Nation no longer a 'wasteland' for entrepreneurs
Updated: 2015-07-07 10:59
By EDWARD TSE/BILL RUSSO(China Daily)
China's Xiaomi Redmi 2 smartphones are displayed to the media during their launch in Sao Paulo, Brazil, June 30, 2015. [Photo/Agencies]
Rising generation of business leaders creates value-added solutions
People unfamiliar with recent developments within China generally believe that the nation lacks innovation capabilities as well as the infrastructure to support entrepreneurship. The stereotypical view, often fueled by Western media, portrays China as an "innovation desert" full of copycat companies that make shanzhai (fake) products.
They describe a China that lacks innovativeness due to an inadequate system of intellectual property protection, a rote-learning educational system that stifles creativity and a business landscape dominated by State-owned enterprises.
This perception is based on China's history, but it does not reflect current realities. Worse, it fails to recognize the emerging wave of innovation from China.
Understanding innovation in the context of contemporary China requires a broader definition of innovation, beyond the classic product or technology-centric view espoused by Western management theory. We suggest a broader interpretation of innovation that includes solutions that offer added value to customers or businesses, which may be manifested in a variety of forms, but are not limited to low-cost disruptions or technological breakthroughs.
To better understand this broader view of innovation, we should look deeper into examples coming from China.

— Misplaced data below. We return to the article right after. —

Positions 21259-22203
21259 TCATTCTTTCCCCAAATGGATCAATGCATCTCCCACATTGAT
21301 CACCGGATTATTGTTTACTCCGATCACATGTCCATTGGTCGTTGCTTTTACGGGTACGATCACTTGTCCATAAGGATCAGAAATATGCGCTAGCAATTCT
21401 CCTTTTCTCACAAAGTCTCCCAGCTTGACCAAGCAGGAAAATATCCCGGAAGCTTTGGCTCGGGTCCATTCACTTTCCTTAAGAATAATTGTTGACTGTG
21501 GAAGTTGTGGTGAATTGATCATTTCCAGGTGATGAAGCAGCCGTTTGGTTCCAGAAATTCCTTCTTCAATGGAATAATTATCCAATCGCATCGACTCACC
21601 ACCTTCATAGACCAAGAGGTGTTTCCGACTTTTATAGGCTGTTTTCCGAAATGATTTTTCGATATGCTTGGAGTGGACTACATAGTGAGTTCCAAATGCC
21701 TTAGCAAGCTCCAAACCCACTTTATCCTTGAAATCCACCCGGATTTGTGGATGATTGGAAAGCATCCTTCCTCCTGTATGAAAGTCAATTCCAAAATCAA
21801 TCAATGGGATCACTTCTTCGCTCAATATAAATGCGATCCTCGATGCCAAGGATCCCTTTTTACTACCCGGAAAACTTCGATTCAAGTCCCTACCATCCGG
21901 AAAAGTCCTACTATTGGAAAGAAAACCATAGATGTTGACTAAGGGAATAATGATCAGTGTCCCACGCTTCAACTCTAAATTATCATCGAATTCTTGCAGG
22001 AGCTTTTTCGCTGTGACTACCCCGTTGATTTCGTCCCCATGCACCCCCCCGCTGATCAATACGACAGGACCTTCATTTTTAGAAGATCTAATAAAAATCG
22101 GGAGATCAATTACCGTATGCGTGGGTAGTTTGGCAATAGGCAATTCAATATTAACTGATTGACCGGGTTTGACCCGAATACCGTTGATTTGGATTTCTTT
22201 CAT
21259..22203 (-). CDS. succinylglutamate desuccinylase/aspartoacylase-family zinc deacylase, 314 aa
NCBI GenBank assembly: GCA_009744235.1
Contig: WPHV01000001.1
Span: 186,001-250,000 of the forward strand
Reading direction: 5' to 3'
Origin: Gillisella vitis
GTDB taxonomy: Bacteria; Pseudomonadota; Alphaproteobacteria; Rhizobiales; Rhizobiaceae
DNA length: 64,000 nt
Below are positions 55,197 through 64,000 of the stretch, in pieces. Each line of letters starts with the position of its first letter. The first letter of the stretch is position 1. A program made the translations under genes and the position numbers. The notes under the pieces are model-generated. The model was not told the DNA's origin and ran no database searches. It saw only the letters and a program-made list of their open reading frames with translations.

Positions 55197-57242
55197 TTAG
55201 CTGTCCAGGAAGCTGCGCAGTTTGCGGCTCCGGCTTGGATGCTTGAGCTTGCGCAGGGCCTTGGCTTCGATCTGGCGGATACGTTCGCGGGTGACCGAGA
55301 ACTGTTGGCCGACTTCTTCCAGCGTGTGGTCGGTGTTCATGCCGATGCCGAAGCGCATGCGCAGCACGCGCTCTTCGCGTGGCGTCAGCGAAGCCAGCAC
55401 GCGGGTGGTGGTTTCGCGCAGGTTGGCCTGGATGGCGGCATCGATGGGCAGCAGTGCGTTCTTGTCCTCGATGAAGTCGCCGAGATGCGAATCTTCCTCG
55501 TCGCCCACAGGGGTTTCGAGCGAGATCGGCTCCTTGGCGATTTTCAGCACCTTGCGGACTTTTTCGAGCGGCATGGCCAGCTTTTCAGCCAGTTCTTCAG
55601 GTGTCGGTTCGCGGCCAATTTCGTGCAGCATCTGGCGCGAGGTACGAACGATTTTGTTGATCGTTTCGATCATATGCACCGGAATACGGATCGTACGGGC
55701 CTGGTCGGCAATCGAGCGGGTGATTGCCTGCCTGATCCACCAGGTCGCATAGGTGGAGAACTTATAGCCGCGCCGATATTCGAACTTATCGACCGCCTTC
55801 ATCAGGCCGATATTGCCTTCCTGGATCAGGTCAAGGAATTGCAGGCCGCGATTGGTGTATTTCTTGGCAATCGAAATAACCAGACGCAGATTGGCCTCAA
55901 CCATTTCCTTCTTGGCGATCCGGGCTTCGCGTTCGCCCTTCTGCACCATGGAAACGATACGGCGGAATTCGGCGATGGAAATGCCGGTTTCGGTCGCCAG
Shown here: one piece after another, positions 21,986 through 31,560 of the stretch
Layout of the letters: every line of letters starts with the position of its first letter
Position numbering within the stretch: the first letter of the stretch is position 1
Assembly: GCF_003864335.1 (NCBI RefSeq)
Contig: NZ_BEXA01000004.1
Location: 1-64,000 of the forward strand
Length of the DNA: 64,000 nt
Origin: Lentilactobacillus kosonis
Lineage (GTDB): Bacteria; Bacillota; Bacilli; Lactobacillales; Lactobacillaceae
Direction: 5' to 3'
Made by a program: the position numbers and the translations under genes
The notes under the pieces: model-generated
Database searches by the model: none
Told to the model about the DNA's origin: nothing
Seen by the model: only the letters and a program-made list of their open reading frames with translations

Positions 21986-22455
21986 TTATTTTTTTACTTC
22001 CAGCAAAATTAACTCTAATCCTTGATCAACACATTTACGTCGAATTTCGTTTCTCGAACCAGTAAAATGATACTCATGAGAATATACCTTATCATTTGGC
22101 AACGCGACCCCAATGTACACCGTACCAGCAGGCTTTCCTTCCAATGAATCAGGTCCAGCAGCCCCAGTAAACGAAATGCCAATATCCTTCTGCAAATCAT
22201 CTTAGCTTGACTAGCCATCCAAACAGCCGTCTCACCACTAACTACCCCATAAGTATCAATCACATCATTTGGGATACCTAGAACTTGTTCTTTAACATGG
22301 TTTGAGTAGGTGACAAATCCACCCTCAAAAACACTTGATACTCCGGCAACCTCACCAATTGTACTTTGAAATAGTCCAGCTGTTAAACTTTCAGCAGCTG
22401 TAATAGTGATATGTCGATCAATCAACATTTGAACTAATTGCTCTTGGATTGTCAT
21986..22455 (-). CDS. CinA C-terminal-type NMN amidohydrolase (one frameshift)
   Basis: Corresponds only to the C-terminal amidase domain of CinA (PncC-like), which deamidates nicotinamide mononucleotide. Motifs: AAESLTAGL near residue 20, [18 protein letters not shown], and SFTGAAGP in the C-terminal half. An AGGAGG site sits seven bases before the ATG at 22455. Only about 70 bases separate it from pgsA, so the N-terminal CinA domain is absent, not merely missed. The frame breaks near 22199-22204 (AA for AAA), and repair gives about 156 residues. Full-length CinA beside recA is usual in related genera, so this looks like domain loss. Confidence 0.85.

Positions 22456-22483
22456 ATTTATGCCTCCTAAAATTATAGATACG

Three layers of innovation
In our view, there are three essential layers of innovation: people, organization and market.
At the core are people. Large corporations often find it difficult to maintain the same level of creativity and freedom, both of which are conducive to the innovation process, as exists within startups. In China, a growing culture of mass entrepreneurship and relevant favorable policies are emerging. As a result, we are witnessing rapid growth in startups, which serve as the breeding ground for creative entrepreneurial minds.
Inspired by successful examples of private entrepreneurs, a "why-not-me" mentality motivates aspiring young entrepreneurs to create solutions that deliver value. This new breed of young entrepreneurs are adept at identifying new and creative ways to add value to consumers' lives within a volatile and sometimes sub-optimal environment.
Among the entrepreneurs who were born in the 1980s and 90s, there is a strong sense of entrepreneurial zeal and optimism ignited by recent successful examples of Alibaba Group Holding Ltd's Jack Ma, Xiaomi Inc's Lei Jun, Tencent Holdings Ltd's Pony Ma and many others.